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THE ALASKA DAILY EMPIRE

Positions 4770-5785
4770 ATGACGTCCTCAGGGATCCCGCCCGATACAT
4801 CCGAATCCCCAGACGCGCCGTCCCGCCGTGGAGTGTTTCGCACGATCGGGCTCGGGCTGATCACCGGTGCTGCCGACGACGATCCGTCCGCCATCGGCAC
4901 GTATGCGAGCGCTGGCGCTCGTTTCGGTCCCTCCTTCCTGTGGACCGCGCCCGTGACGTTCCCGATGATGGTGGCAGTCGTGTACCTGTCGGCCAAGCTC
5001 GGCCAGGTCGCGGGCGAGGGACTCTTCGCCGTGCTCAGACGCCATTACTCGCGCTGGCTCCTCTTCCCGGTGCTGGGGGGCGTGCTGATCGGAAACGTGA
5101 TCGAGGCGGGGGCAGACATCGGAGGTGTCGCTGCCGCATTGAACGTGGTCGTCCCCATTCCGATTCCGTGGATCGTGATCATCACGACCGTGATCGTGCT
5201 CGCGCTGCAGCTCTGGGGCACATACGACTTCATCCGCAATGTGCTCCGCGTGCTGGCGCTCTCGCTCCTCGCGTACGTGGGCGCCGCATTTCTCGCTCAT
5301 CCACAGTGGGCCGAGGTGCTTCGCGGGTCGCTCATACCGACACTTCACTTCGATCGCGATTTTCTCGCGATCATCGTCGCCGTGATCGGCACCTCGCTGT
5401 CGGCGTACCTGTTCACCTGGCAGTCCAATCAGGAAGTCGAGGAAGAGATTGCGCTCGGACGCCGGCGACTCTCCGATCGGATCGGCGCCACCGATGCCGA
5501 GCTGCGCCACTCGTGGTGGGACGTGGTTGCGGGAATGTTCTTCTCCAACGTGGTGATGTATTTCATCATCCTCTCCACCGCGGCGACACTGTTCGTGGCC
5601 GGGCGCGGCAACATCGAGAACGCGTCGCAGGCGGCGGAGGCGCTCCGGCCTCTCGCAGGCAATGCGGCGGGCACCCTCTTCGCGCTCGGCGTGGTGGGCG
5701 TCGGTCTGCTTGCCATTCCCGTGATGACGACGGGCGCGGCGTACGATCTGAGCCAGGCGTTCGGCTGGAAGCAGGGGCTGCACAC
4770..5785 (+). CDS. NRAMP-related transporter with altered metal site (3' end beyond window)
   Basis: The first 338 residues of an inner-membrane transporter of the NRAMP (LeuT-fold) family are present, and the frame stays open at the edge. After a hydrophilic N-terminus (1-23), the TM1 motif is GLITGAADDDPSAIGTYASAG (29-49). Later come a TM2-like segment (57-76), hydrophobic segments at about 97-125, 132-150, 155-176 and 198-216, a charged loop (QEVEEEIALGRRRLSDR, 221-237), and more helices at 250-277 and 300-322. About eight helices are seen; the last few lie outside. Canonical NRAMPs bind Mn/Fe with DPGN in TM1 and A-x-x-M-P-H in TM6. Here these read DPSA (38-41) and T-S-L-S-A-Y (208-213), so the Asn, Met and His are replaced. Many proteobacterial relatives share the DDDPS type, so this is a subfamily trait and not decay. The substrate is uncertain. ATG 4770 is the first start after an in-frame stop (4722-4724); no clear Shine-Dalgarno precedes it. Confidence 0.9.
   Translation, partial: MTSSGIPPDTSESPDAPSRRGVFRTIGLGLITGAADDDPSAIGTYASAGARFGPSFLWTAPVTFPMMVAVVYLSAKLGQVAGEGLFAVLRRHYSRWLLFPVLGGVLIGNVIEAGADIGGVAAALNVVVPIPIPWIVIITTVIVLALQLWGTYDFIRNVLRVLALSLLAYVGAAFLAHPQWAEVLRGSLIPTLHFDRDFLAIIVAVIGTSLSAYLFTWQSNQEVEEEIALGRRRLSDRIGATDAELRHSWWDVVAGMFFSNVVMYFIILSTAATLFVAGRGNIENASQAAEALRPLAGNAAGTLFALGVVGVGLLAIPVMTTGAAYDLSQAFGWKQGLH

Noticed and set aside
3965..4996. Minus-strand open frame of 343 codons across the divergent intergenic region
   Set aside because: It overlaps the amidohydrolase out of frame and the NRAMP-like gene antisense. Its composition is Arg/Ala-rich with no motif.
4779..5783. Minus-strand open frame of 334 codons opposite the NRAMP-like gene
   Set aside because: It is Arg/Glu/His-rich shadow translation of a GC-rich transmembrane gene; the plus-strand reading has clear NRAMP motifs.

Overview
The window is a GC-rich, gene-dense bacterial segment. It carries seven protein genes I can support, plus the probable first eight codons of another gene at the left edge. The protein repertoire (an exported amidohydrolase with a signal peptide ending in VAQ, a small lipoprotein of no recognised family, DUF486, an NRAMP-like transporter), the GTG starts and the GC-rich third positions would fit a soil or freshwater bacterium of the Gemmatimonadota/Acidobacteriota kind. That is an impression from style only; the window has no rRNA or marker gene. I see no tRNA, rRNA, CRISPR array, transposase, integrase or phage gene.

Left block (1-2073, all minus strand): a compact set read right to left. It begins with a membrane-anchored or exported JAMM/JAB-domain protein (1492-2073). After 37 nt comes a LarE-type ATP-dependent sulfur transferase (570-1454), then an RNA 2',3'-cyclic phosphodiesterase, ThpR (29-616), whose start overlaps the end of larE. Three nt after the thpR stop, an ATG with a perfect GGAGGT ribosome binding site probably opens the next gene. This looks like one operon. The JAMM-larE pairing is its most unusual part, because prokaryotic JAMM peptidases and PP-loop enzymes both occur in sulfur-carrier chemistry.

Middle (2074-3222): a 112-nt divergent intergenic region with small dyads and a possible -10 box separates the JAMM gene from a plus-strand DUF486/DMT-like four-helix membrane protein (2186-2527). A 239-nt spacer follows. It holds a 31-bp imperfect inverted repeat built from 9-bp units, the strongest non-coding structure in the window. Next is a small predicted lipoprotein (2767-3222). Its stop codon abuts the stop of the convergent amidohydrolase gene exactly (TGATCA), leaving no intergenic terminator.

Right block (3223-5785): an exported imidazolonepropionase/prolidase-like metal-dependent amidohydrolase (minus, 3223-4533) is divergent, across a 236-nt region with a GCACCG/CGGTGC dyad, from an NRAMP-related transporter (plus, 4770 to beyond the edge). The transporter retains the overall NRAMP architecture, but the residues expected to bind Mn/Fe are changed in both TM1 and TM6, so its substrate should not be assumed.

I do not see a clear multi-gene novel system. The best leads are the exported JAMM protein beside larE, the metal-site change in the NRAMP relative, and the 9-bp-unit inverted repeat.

VOL. III., NO. 400. JUNEAU, ALASKA, SATURDAY, MARCH 7, 1914. ? PRICE, TEN CENTS RAILROAD BILL IS READY TOR PRESIDENT WILSON Congress Will Sustain Wilson on Tree Tolls WASHINGTON. March 7.?A poll of the Saute and House of Represen tatives completed yesterday shows a large majority in both houses in fa vor of the repeal of the law giving American" coastwise ships free use of the Panama-canal. It is believed that majorities of all three political par ties that are represented in Congress will vote to sustain the President. Press Praise President. LONDON. March 7.?The press of all the European capitals continue to give President Woodrow Wilson un stinted praise for the courageous and broad stand he has taken on the question of the Panama tolls. The Telegraph newspaper of this city says the message demonstrates anew that "a statoman of the first magnitude was thrust into the politi cal affairs of the world when Wood row Wilson was called from the head of a State of secondary importance to be President of the Great Republic." It predicts that the impress of the Wilson and Bryan administration will be felt for generations in affairs among Nations." Other London papers are hardly less extravagant in their praise. WOULD WORK U. S. PRISONERS ON ROADS ?+? Marshal H. L. Faulkner appeared before the city council at last night's session and addressing that body ask ed the co-operation of the city to the end that the Federal prisoners might! be worked on the public highways leading from Juneau. He stated that he had taken the matter up with the) Department of Justice but that it would aid him much in getting the de sired result if the city would coop erate. The custodian of the Federal prisoners stated that the Federal Jail had entirely too many prisoners and that men were encouraged to become inmates because they had an easy liv ing up there, but that he believed that, it was not good for the prisoners nor for the community for them to be idle. He had read in The Empire, he said, an appeal to the merchants of Juneau from the Nelson stage manager, ask-j ing help on the Sheep creek road and he thought this would be a good place? for his charges to do some wholesome work. Councilman J. B. Marshall was di rected to prepare a suitable resolution embodying the sense of the city coun cil in favor of working the Federal prisoners on the government roads leading out of Juneau and to present the same to Marshal Faulkner. SKAGWAY INCREASES ITS BOWLING LEAD ?4? Skagway incerased her lead over Juneau by 122 pins last night. The record was: Skagway 2594 Juneau 2472 Treadwell 2269 The White Pass wires are down, and there has been no report received from Whitehorse and Dawson. With two-thirds of the games of the tournament completed the teams total as follows: Skagway 9967 Juneau ........ 9S12 Treadwell .!... 8951 ?Dawson 7249 ?Whitehorse ... 7082 (??One series missing.) The record of Juneau's players last night was as follows: Barragar 181 140 171?492 Dr. Kaser 160 200 167?527 Winn 136 136 165?137! Dickinson 130 195 121?446 Hunter 187 224 159?570 Totals 794 895 783 2472 High average. Hunter. 190; high score. Hunter, 224. START WORK ON BIG FLUME MONDAY NEXT The Juneau Construction company has been awarded the contract for building the big concrete aqueduct for the Juneau Water company on Gold creek. The structure is deelgned to carry the water of Gold creek from the present dam over and past the springs alongside the creek bank and which are the source of supply to the city water system. Work will start on the construction Monday morning, accord ing to Charles Quackenbush. manager of the constructing company. The big flume is to be twenty feet wide with sides ranging from ten feet at the in take to Ave feet at the point of de livery. and it will be 240 feet long. The concrete entering into the struc ture will be re-lnfcrce<fc with steel rods making it very durable. The struc !s to replace wooden flumes that were periodically washed out. It will cost approximately $4,000 and is to be fin ished in 30 days. CHICAGO HOUSE TO HAVE OFFICE HERE J. A. Magtll. representing the Chica go house of Swift and company, ar rived on the Humboldt last night for the purpose of establishing a branch headquarters in Alaska. He will be come a resident of Juneau, and as soon as he returns from the Westward, where he goes on the Admiral Evans, he expects to send for his family and establish a home here. Mr. Magill is at the Occidental. THE WEATHER TODAY. Twenty-four hours ending at 3 p. m.: Maximum?<2. Minimum?36. Precipitation?.19. Cloudy; rain. SPRING BUILDING SEASON OPENING The first week of March witnessed n marked advance in building activity, especiairy In making preparations for a vigorous prosecution of work in that line. The roost important building, perhaps. Is the big, handsome, con crete structure for the Goldstein Im provement company, which la to be come the home for the Goldstein stores when completed. Next, is the new St. Ann hospital building, the foundations of which were laid last fall. Opera tions have already started on this , structure under the supervision of Ed. Ellingen. Chief interest to the greatest num ber, however, is centered in the con struction of dwelling places. Strange enough, for the class of buildings In most demand, the least activity is ap parent. John Reck is preparing to build a handsome apartment house in one of the choicest residence sec tions of the city. There are several cabins and small houses nearing com pletion along the waterfront, between the Pacific Coast dock and Auk village. Men who are interested in real estate say that there will be manw dwelling houses erected in early spring. Permits for March. Building permits issued during the first week of March are as follows: William Busch, dwelling house, on back of Elks' hall. Old Stand building, repairs. W. R. Wills, garage for automobile, back of Slks' hall. Opera House building, repairs. H. J. Laurenzen, building, lower Front street. John Reck, apartment house. CITY DEEDS GROUND ,TO CATHOLIC CHURCH The city council met in regular ses sion last night, all being present ex cept E. C. Hurlbutt. A resolution was passed directing that a deed be issued to the Catholic church (or a plot, of ground in Evergreen cemetery in ac cordance with the original agreement made by a previous city council, the grantees to pay the cost of surveying same. Routine aMtters. The telephone ordinance was again put over and will come up at the next meeting. Clerk E. W. Pettit reported that the balance of the apparatus for the Game well fire alarm system was here and read a letter from the Gamewell peo ple stating that the expert would be here in a few days to install the same. Councilman H. J. Raymond reported that a tire bell had been Installed on the city dock to be used on occasion as a fog signal to incoming vessels. Engineer B. D. Blakeslee submitted a map completed, showing sewer plan of city and also made a brief verbal report on the cost of Installing a high pressure system o fmains for Are pro tection. Senator H. T. Tripp, of the school board reported that everything was running smoothly with the city schools but that Juneau would soon have to erect a new building. The problem of submitting the ques tion of a proposed bond issue for pub lic improvements to the people at the coming election was discussed but no action taken. The making of arrangements for the coming municipal election was dis cussed and will be acted upon at the next meeting. REPORT ON DEATHS FOR TWO YEARS The C. W. Young company, operat ing undertaking parlors in Juneau sub mitted a report to the city council at last night's meeting containing a rec 'ord of the deaths for two years. Mar. 5. 1912, to March 5, 1914. There were fifty deaths from Mar. 5. 1912 to Mar. 6. 1913. There were four city cases and one government case among them. Four were Indians and nine were persons whose remains were shipped out of the city. From March 5, 1913 to March 5, 1914. there were seventy-Beven deaths. Three were city cases and two were government cases. There were ten Indians and thirty were persons whose remains were shipped out of the city. The deaths enumerated in the re port did not all occur in Juneau, for it contains the names not only of those who died in Juneau but also the names of many who died elsewhere and whose remains were embalmed here and the bodies shipped to other places for final disposition. For in stance all of the victims of the State of California wreck handled in Juneau a,re Included in the period from March 5. 1913 to March 5. 1914. 1 REDUCE THE COST OF LIVING Our eggs and butter are the best in town?guaranteed fresh. Remember we are the leaders in making low prices. ROYAL FRUIT CO.. Phone 280. MASONS ATTENTION. State Communion. ML Juneau Lodge No. 147. F. & A. M.. will be held Mon day evening. 8 o'clock, at Odd Fel lows' hall. The craft fraternally in vited. E. D. BEATTIE. Secy. 7-2L ? ? ? SATURDAY SPECIAL. 500 dozen sweet. Juicy oranges, two dozen for 35 cents, at the JUNEAU MARKET 3-6-2L 322 East Third Street POX FARM PROFIT ANDJ1AZZ iS A recent report of Waltei ?st. American consul at Charlc . *t?, Prince Edward Island, on tho b uw of the fox farming industry, brings out two things with startling clearness: (1) That tho prices of silver grey'and black foxes for breeding purposes have reached enormous proportions in the East, and that tho Industry has become highly speculative. The Dally Consular and Trade Re ports. Issued by the Department of Commerce, recently contained tho fol lowing from Consul Frost's report: "A score or more of silver-black fox companies from the Charlottetown con sular district are vigorously canvass ing for American Investors, particu larly in New York and New England, and additional companies are forming [with the same procedure In view. "The value of first-quality Prince Edward Island sl'.ver-black foxes for breeding purposes rose from $10,000 per pair in October, 1912, to about $12. 000 or $13,000 per pair In. January, 1913. In the early winter of 1912-13 it was possible to secure options on unborn spring progeny at $10,000 to $12,000 per pair. Ten per cent, of the price was required to be deposited with the prospective vendor, to be re turned with interest in case of failure to produce the whclpn on September 1. the common date for deliveries. Por haps 40 or 50 different groups of pro moters advanced deposits under this arrangement, frequently also undertak ing to purchase one or more pairs of j all breeders to be ranched along with the young animals, and proceeded to! organize companies with these options and contracts as assets. svavancc in r-rigcB "In April and May, 1913, it became ap parent that the quantity of offspring; would be far short of anticipations, j and an almost instantaneous advance; in price ensued. Quotations rose from $13,000 in April to $14,000 or $15,000' in May. and Anally to $17,500 and $18,-1 000 in June. Numerous transfers were made at stil lhlgher figures, but the majority ranged from $15,000 to $16, 000. Many promoters who were sell ing shares on the faith of options which the givers could not or would not fill were hard put to adjust their financial positions. After a few weeks a natural reaction set In, and, In mid summer, fox trading was for a time almost wholly at a standstill, so that prices fell to $14,000 or even lower. "When the time actually arrived for deliveries in September, 1913, no grave difficulties were forthcoming. A fair Amount of outside credit made its ap pearance, and although in some in stances the same funds served in the settlement of several different .trans actions, the period of changes of legal ownership passed off on the whole with success. Profits Exaggerated. "By early "November most of the available island-bred black foxes had been disposed of; and as the demand was slightly greater than the supply, the price for 1913 young was $14,000 or $15,000 per pair for best grade stock. Options for 1914 whelps were in more active demand than at a corresponding period in 1912 and ranged in price from $10,000 to $12,500. Thd price of 1914 options may be said to-be based on confidence that outside Investors will buy into the Industry in sufficient amount to hold up present values. A careful calculation of the amount of American bapltal already invested places It at $900,000, and it *is still steadily coming In. British capital, which has been slower to arrive, ap peared in good quantities in the aut umn of 1913 and may be placed at $150,000. "So soon as the September deliver ies were completed those companies which had been formed in season to have increase of foxes in 1913 were in position to pay dividends; and even those companies whose foxes had no offspring took advantage of the rise in fox values to recapitalize their or iginal animals at high figures and, by selling shares of this inflated stock, were able in most instances to declare dividends of 20 per cent, or more. The facts regarding these profits were promptly seized upon by careless or credulous promoters or 'feature' writers and were distorted and exag gerated. "In Its turn the polt demand, too, met exaggeration. A statement was widely circulated that a famous Lon don fur company had declared that no amount of pelts could break the pres ent high prices of silver skins, where as, in reality, the .firm had said: 'If the number of fine black skins to come forward in the future were to be ap preciably increased; we have no doubt that the prices would be lower, but it Is impossible for us to say to what ex tent.' It has been noted in this con nection that the five-year closed sea son for fur seals will terminate about the time the island fox ranches begin sending considerable shipments of pelts to the market. Great Need for Caution. "The consensus of intelligent opin ion, both on the part of local business j men and those who come from abroad to look into the situation, is to the effect that the fox Industry presents a I highly attractive and promising spec ulation (1) if the quality of the foxes handled be positively known, and (2) if the management of the ranch or company be capable and wholly hon est. As in any strikingly remunerative business, the character of the promot ers varies infinitely bo that in every case the fullest possible information as to the personality of the men in charge of the proposition should be sought out. Capitalizing even the fin est foxes at high figures should also be considered with great caution. As a prominent island newspaper has stated editorialy. 'There will probably be a weeding out of weak companies when the market reaches the pelt baslp.' The fox expert of the Canadian Commission of Conservation, Mr. J. Walter Jones, in his excellent official bulletin on fur farming, gives the following warning: 'Although there Is ample basis for a sound industry in fox farming, it is necessary that the general public ahoukl realize that the industry is becoming a highly specula tive one and that the individual who" puts Ms money into companies loaded (Continued on Page Three.) Goethals Says Panama Equipment Not Good ' * *? t WASHINGTON. March 7.?Col. G. W.GoothalH, testifying before the Sen ate commkteo that is considering the bill of Senator Joseph E. Ransdeli, of Louisiana, providing for imporvements to the Mississippi rivor, said that It ' f. ?' i\t i would be impracticable to use any of the machinery and equipment that has been uted in the construction of the Panama canal either-on the Mississip pi river or the Alaska railroad con struction. r NO CHANGE IN MEXICAN MATTERS WASHINGTON, Mhrch 7. ? Secre tary of State William J. Bryan an nounced this morning that there has been no change In the situation re specting the Anglo-American commis sion that has been appointed to in vestigate the death of William S. Ben ton. ALASKA-JUNEAU MILL CRUSHING ORE The ore crushers, of the Alaska Ju i neau Gold Mining company's pilot mill, !a fraction of the first unit in the big ; reduction works, started operations ' this morning for the first time and have been crushing oro all day. It i is expected that the stamps will com mence dorpping tonight, depending on i the amount of ore that accumulates in the bins. The oro trains are constant > ly dragging out ore, but it is desired to have the bins well supplier, so there will be no cessation of operations. This is the beginning of a- new era in the mininf industry of Joneau. The ore now being treated is from the mine development exclusively and is insignificant in quality to that which will be handled as the plant in creases fn size and the mine devel opment progresses. INSANE PATIEN>T8 GOING" ? OUT ON THE HUMBOLDT William Wahby and George I^okocl. both of whom have been committed to Morningslde sanitarium, will be taken | South on the HumboldL leaving Ju neau tomorrow morning. Deputy Mar shal William Fels will probably con duct them with tho assistance of Dep uty marshal lien of Petersburg. Le kocl was committed several days ago and Wahby Thursday. The latter was in business here, and E. W. Pettit has been appointed guardian. WILL INCREASE PACK OVER LAST SEASON G. W. Bowman, superintendent of the cannery at Funter Bay. arrived in Junau on the tender Anna Barron to day on business-matters and is return ingtonlght. Mr. Bowman says that 1 ft is the intention to Increase the pack over last year and that some new traps ' will be constructed. The work of get ting ready for the season's pack is now under way and the piles for two traps have already been driven. ALASKA JUNEAU WINS IN TRESPASS SUIT Tho jury trying the case of the Al aska Juneau Gold Mining company against M. M. McKanna this morning returned a verdict for the plaintifT. The action was brought for restitu tion of premises near the ore reduc tion plant of the company and which is claimed as a part of their mill site property. HUMBOLDT ARRIVES ON FIRST RUN OF SEASON ; ?4? j The Humboldt arrived from the South this morning, making her first appearance here since December 15 last. F. M. Floyd, general freight and passenger agent came along and stopped over In Juneau. Pcttit and Harvey have been appointed new agents for the company with offices in the Cheney building. The Humboldt sailed direct from Se attle to San Francisco whore she un derwent extensive repairs and changes, including the lnstalaltion of oil burning apparatus for the boilers. Capt. Baughman. says that her speed is Increased two-railcs per hour on ac count of the change. She brought mail and freight and the following passengers: For Juneau?Mrs. F. Stewart, T. R. [Jones, L. Skagg, E. H. Perry, L. F, Brady, H. Jones, Mrs. C. W. Foote, J. [a Cody. p. Rementeria, n. w. Bower, I F. C. Brady, J. Flcmminb, J. A. Murry. I For Douglas?M. J. O'Connor, W. 0. [ Lenscott and wife, E. Loomis and wife, 1. Chrlstlanson, Oscar Fritzbur, O. Johnson, I. Lunstrom, Herman Eck burg. Adj. Smith. TAKE THE HINT. -4-- ? - Your bills will be smaller if you buy your fruit'and vegetables, etggs, but ter/ ShOUedjnuts; etc;, of the ROYAL FRUIT CO., Phone 280. ? ? f ? The Jolly crowd, the good smokes, the pleasant play will make you happy day by day. Play pool at Burford's and take the kinks out of your liver. 2-16-tf. * SPRING AND SUMMER, 1914. This 1b an invitation for you to call and inspect the season's new dosigns, the spring suitings and other fabrics in the tailoring line. It Is an offer to furnish you with clothes made in your own homo town, made by competent workmen; hlothes not mado In Eastern sweatshops. Cordially, ?3-4-tf. F. WOLLAND. CORDOVA BANK CASHIER IN TOILS CORDOVA, Mlirch 7. ? CharleH A. Eby, cashier of the bank of Samuel Blum and Company, was arrested here todajf' charged with embezzlement of $7,600. He was remanded to jail In de fault of $5,000 bonds required by the United States commissioner. HELEN KELLER DEVELOPS HEARING LOS ANGELES. March 7. ? Mlaa Helon Keller announced today that she is now able to hear. 8bc affirmed that she was able to hoar several se lection rendered In private by Mme. Saltman Stevens, the grand opera sing er it WORK IS STARTED ON TEMPORARY BUILDING Contractor A. W. Qulst with a large force of men began construction today on the temporary building for the Goldstein stores. EAGLE DEM0CRAT8 ORGANIZE A CLUB Secretary J. H. Cobb, of the Juneau Democratic club, received a cablegram today announcing that a Democratic club was formed at Eagle last night. The cablegram waa dated at Eaglo this morning and addressed to J. H. Cobb, Juneau. It said: "Jefferson-Jackson Democratic club of Eagle was organized last night. Send greetings." It was signed by John B. Powers, chairman. MISS MALLAHAN TO LEAVE FOR 80UTH MIsb Clo Mallahan, Juneau's por trait artist, will be among those leav ing on the Admiral Sampson for the South, where she will spend several weeks in Seattle and Vancouver. Since coming to this city nearly a year ago Miss Mallahan has made a reputation for her distinctive style of portrait making by photography. Sho has mado pictures of most of the promi nent people of this section of Alaska. Miss Mallahan was formerly a student at the Chicago Art Institute. ORPfiEUM ATTRACTIONS Tonight The great Zlgomar and tho equally famous detective Nick Carter, depict ing the wondrous exploits of these master minds, enacted In France. This Is a good one. Sunday Night On Sunday night the following strong bill will be presented: "Pathe Weekly," "Ecapo from Bondage," this is the first of the "What Happened to Mary" Berles, and features that ever popular Btar, Mary Fuller. "Interrupter Wedding Bells," is a clever Edison comedy.. "While Sho Powdered Her Nose," Ib a laughable comedy by tho Vltagrnph company, with Florence Turner and Courtney Footo as tho laugh makers. Save your coupons. H. G. WEIR BRINGS BRIDE. H. G. Weir, cashier of the local ' office of the Pacific Coast company, Is returning with his brldo aboard the Admiral Evans. ALASKAN HOTEL ARRIVALS. The'following arc registered at the Alaskan Hotel: Mrs. E. Sherman, C. F. Johnson, C. D. Knapp, city; A. L. Mitchell, Portland; H. E. Shook, A. M. Goodman, J. W. Fraser, Milton Well, Seattle; F. B. Straven, San Francisco; H. M. Smith, Jas. Prairie and wife, Se attle; B. F. Wataon, Alaska; J. M. Tanner, Skagway; K. R. Paypruss, Na naimo; E. Elich, Douglas. BUILDING CABINS ? Four new cabins are being erected by G. A. Baldwin on his property near the city dock. BALDWIN GETS TEAM. G. A. Baldwin received, on the last trip of the Spokane, his team of large horses and teaming outfit. The team will be engaged in general transfer work. PRESS CLUB POSSIBLE. There is a movement on foot to or ganize a press club to be composed of newspaper men of Gastineau channel towns and with headquarters in Ju neau. K. OF C. MEETING. The organization committee of the Knights of Columbus has called a meeting to be hold at the residence of Father Burket in Douglas Tuesday night of next week. CofTee, better than your mother ever made, at the Sampede Restaurant? ?2-19-tf. I BANDIT ROBS BANK AND GETS $3000 SACRAMKNTO, Calif., March 7.?A bandit hold up the Oakpark branch of the Sacramento bank this morning and secured ?3,000. YAKIMA PHYSICIAN COMMITS SUICIDE ERIE, Kan., March 7. ? Dr. C. 0. Fletcher, a wealthy physician' of North Yakima, Wash., committed suicide here yesterday by taking poison. WASHINGTON, D. C? JUDGE IS DEAD WASHINGTON, March 7. ? Chief Justice Harry M. Claybaugh, of the Supreme court Of the District of Co lumbia, died here last night. DOUKHOBORS THREATEN TO GO NAKED NELSON, B. C.. March 7. ? Six thousand Doukhobors have signed a letter to the government saying that if the law respecting the registration of births and deaths Is enforced they will remove their clothing and appear naked in the streets of the cities. GEO. W. VANDERBILT DIES AT WASHINGTON WASHINGTON, March 7.?George W. Vanderbilt, of New York, died here 'ast night of the effects of an opera Ion for appendicitis. The operation was performed Bcveral days ago. CAPTAIN AND CREW ADRIFT ON OCEAN ?+? SEASIDE PARK. N. J., March 7.? The steamship Charlemagne Tower, Jr., sank near here this morning, and the captain and eighteen members of the crew were carried out to sea In an open boat. 4 ?'??T MARINE NOTES J ?fr ? The Humboldt, returning from Skag way is scheduled to sail South at 9 o'clock tomorrow morning. Office Cheney building. The Admiral Evans Is scheduled to arrive from the South between 5 and 6 o'clock Monday morning. The Admiral Sampson Is expected to arrive from the Westward Monday. The Alameda is expected to arrive from the Westward Monday. The Jefferson should arrive from the South Monday. The Georgia is In Sitka. +- ?> PERSONAL MENTION I I L. Talbot, of the White Pass and Yukon, passed through on the Hum boldt enroute home, accompanied by his wife. W. Brady, of San Francisco, who in stalled the oil burning apparatus on the Humboldt, is malting the round trip aboard that ship. Senator J. M. Tanner, who has been visiting in Juneau for several days, re turned to Skagway on the Humboldt today. Perry Hearn, of Skagway who has been in Juneau for several days, re turned to his home on the Humboldt today. BASKETBALL TONIGHT. The Juneau and Douglas high school basketball teams will meet tonight at Jaxon's rink. This will be the seventh game of the series of ten. Of the six games that have been played, Juneau has won four and Douglas two. GLEANING8 OF THE GREAT NORTHERN EMPIRE Joseph Andrew Clarke, the "Joe" Clarke of early Dawson fame. Is .a member of the Edmonton City council and he is Interesting hlsclf in munici pal twilight playfields. * ? * Hugh O. Gill, editor of the Nome Weekly Democrat, has been arrested for criminal libel on charges preferred by 0. D. Cochran. * * * The Fairbanks Commercial Clyb proposes to organize a corporation to conduct the fair at that city In 1917 In honor of the fiftieth anniversary of the acquisition of Alaska by the United States. The Fairbanks high school will Issue an annual just before the end of the school year. It is to be prepared and published by the "Ursa Maior" so ciety, a high school organization. ? * * The hand of Charles Dome, Fair banks district, was amputatcid last week. It was injured last December in a mining accident ?, * ? George Goshaw, formerly deputy United States marshal at Valdez, is now In chargo of a merchandise store at Chlsana. Have some fun! Tickle the Ivories at Burford's 2-16-tf. FRESH SEALSHIPT oysters at GOLDSTEIN'S 10-9-tf. Conference Report Through Both Houses Washington, March 7. ? The United States Senate this after noon approved the conference re port of the joint committee on the Alaska bill without a dissenting vote. The bill now goes to the President, the House having tak en similar action last night, also by unanimous vote. Tho frlend6 of the bill expect the President to approve It late tonight or Monday. The Secretary of the Interior al ready is preparing to begin ac tive work under the terms of the measure. / LONDON TIMES AFTER DAVID LLOYD-GEORGE LONDON, March 7. ? Tho I^ondon Times has charged Chancellor David Lloyd-George with "political black blackmail," and lying, as well as an In sinuation of mental infirmity, and says his tirades arc the result of an obses sion. It Is said the article was in spired by a section of the Cabinet, In cluding Premier Asquitb, Sir Edward Grey and Lord Haldane, the high chancellor, who wish to curb the chan cellor of the treasury. EARMER MURDERED; WIFE ARRESTED 8EATTLE, March 7.?Henry Wern er, a farmer at Issaquah, was beaten to death yesterday In the barn at his farm. His wife has been arrested on suspicion of being implicated in the murder. SUGAR TRUST GETS MORE TIME TO ACT NEW YORK, March 7?The United States District Court of New York has granted a request of the American Sugar Refining Co. for the extension to Auguct 1 of the period allowed for the presentation of its proof in the government ruit under the Sherman antl-truet law. LITTLE CORPORATIONS TO BE EXEMPTED WASHINGTON, March 7.?The Sen ate commerce committee will exempt from the proposed federal trade com mission legislation corporations not of such magnitude in capitalization or extent of busines as to threaten mo nopoly in any field of Industry. NO CHANGES TO BE MADE IN CABINET ??? WASHINGTON, March 7. ? Secre tary D. F. Houston of the Department of Agriculture will not leave the Pres ident's Cabinet to accept place on the Federal reserve board. President Wil son does not desire or contemplate any change In his Cabinet. WILSON MAY BE CANDIDATE AGAIN ? ? WASHINGTON, March 7. ? Demo cratic leaders feel certain, that Pres ident Woodrow Wilson will be a candi date for the Presidential nominee In 1916, and some of them feel that his nomination is practically assured. GLASS WOULD HAVE U. S. IN TOBACCO TRADE WASHINGTON, March 7. ? A bill which would take under Federal con trol the domestic tobacco industry in all its branches at a cost of approxi mately $500,000,000, by July, 1916, has been introduced in the House by Rep resentative Carter Glass. The bill provides for the creation of a Federal bureau of tobacco industry which shall be a part of and subordinate to the Treasury Department. The organiza tion of the bureau fs to be effected by a director to be appointed by Pres ident Wilson. It Is proposed to build, buy or lease such buildings and ma chinery and employ such assistants as shall bo required to enable the gov ernment to buy, manufacture and sell tobacco. UNEMPLOYED ARMY CHIEFLY ON PAPER NEW YORK, March 7.?Reviewing the first week in March men promi nent In numerous fields of Industry in New York comment on growing im provements in business conditions, and all agree that the situation is sound and the prospects brighter than ev er before. Employers say that the "unemployed army" is chiefly on pa per. CLAIMANT TO GERMAN THRONE IS DEAD CHICAGO, March 7.?Charles Coler, whose claim that Etnporer William I, of Germany, was his father was the cause of much official correspondence over the question as to whether or not he was by right entitled to teh throne, died hero, last night. "TAVERN" AND UNION ARE NOW AT PEACE ?4*? The Tavern restaurant and the Cooks' and Waiters' Union have ad justed their differences. An agree ment was reached last night that was satisfactory tp both parties. The Tav ern will employ only union help and the union will bo recognized. A gold dredge will be Installed next summer on Yankee creek, Innonoko district.